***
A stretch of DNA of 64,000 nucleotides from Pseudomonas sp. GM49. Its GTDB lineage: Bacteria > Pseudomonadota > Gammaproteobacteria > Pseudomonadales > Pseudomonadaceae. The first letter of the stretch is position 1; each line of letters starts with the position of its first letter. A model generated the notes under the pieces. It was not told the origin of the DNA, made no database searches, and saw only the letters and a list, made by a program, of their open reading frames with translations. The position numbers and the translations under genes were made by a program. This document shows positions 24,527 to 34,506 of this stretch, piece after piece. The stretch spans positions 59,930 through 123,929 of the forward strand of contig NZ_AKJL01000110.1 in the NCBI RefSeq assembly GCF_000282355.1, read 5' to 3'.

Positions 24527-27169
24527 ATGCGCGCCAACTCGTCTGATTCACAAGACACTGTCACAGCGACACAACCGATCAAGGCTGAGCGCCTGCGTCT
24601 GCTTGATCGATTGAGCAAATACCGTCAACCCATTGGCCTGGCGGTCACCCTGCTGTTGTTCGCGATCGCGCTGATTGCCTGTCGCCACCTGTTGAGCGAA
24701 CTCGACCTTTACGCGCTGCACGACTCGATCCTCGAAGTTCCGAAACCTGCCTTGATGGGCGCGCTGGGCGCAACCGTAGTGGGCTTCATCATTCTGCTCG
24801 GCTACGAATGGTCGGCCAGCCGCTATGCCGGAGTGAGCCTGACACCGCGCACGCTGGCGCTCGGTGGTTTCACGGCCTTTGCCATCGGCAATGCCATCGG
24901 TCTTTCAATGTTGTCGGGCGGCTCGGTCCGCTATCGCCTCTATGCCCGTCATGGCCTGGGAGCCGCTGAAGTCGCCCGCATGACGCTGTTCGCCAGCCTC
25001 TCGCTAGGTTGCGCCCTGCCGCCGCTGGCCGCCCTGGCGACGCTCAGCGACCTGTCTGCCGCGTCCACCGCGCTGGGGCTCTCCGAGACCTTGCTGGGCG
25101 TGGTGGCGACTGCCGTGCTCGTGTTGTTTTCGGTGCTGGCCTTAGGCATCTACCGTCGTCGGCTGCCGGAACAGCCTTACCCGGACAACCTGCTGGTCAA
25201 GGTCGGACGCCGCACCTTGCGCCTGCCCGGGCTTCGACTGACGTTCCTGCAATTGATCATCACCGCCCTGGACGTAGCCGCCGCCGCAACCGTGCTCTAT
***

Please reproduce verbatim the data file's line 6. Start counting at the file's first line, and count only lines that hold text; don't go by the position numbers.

24801 GCTACGAATGGTCGGCCAGCCGCTATGCCGGAGTGAGCCTGACACCGCGCACGCTGGCGCTCGGTGGTTTCACGGCCTTTGCCATCGGCAATGCCATCGG